ABS Launches Guide for Wind-assisted Propulsion Systems

Maritime Activity Reports, Inc.

May 21, 2020

Viking Grace (Photo: Viking Line)

Viking Grace (Photo: Viking Line)

ABS has published the ABS Guide to Wind-assisted Propulsion System Installation, providing class safety standards when installing wind-assisted systems.

The classification society said its new guide is applicable to both Flettner rotors and wing sails, including both rigid and soft sails. These wind-assisted propulsion technologies have been gaining attention as operators seek new ways to reduce fuel costs as well as their environmental footprint.

“Wind-assisted propulsion systems, which use wind thrust to reduce vessel fuel consumption have real potential to contribute to industry decarbonization objectives,” said Patrick Ryan, ABS Senior Vice President, Global Engineering and Technology. “ABS is committed to working with industry to integrate this technology safely and efficiently.”

Modern wind-assisted propulsion technology differs from conventional sails in terms of efficiency, smaller windage area, and automatic control systems. New technologies leverage wind thrust and automatic control systems to optimize thrust force generation, adapting to wind conditions.

The guide available on ABS' website covers structures, machinery, stability, navigational safety, maneuverability, fire safety, emergency systems, materials and non-destructive testing. It introduces the notations Wind-Assisted in respect of vessel safety and Wind-Assisted+, which additionally addresses the safety of the system and machinery.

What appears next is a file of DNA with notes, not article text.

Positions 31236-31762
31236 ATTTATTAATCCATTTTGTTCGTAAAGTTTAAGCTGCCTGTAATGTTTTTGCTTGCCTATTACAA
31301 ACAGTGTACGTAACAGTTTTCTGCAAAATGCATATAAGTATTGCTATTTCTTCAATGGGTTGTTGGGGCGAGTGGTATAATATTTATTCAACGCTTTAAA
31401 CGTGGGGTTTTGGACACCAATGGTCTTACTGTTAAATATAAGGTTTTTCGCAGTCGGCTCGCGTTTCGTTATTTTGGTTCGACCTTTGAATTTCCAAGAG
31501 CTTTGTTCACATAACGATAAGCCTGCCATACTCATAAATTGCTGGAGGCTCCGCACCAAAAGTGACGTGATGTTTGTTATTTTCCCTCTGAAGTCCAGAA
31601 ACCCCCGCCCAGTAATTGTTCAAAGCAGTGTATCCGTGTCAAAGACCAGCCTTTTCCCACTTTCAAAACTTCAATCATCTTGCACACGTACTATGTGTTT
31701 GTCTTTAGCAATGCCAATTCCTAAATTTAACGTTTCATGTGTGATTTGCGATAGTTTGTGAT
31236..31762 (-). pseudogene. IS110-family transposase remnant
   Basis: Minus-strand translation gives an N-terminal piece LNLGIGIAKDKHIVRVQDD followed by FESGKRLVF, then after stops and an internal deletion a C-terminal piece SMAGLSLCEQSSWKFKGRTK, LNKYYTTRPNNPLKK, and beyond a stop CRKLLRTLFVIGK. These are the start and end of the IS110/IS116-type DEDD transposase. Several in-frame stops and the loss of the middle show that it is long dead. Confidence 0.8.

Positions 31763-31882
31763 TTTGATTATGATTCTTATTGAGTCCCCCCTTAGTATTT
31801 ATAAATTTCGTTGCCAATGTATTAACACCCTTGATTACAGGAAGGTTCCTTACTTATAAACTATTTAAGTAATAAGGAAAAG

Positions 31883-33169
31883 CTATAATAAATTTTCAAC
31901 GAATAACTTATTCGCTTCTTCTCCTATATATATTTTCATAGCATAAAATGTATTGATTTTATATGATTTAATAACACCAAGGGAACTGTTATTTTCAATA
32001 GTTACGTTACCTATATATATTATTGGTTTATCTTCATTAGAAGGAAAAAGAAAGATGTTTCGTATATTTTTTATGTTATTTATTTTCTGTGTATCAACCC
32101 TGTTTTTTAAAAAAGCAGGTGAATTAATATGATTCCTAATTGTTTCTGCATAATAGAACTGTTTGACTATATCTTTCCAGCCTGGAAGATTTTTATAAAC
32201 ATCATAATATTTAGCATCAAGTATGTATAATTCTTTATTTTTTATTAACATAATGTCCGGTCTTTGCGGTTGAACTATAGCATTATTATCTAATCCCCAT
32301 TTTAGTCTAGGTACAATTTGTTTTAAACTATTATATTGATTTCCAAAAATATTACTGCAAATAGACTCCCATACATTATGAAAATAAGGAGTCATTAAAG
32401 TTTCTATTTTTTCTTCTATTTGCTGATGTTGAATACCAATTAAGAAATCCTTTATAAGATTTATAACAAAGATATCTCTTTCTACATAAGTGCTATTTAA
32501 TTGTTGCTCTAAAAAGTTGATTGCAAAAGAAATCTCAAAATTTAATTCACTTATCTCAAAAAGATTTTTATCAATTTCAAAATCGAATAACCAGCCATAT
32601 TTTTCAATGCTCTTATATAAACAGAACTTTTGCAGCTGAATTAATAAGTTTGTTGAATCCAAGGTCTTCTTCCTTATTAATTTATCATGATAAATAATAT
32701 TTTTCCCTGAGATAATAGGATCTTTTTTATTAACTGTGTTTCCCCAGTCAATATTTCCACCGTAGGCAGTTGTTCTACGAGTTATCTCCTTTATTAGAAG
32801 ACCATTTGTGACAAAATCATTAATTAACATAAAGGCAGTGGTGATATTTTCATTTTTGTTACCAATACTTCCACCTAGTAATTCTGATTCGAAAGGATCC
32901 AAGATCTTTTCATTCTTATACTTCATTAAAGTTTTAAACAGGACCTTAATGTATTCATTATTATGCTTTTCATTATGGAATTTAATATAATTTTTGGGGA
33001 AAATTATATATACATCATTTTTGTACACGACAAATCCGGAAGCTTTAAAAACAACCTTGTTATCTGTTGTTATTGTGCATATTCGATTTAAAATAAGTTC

Wind-assisted propulsion systems are already in use on board commercial vessels globally.

Rotor Sails, developed by Finnish company Norsepower, have been installed on several ships, including cruise ferries Viking Grace and Copenhagen, product tanker Maersk Pelican and RoRo carrier Estaden.

Norsepower has also worked with China’s Shanghai Waigaoqiao Shipbuilding (SWS) to developed a dual-fuel, Rotor-Sail-equipped very large crude carrier (VLCC) design, which has received an approval in principle (AiP) from ABS and Lloyd’s Register.

In 2018, China Shipbuilding Group's Dalian Shipbuilding Industry Company (DSIC) and China Merchants Energy Shipping launched and tested New Vitality, the world's first VLCC equipped with sail propulsion technology.

Earlier this week China Merchants said it ordered a pair of VLCCs from (DSIC), including one vessel that will be fitted with sail propulsion.

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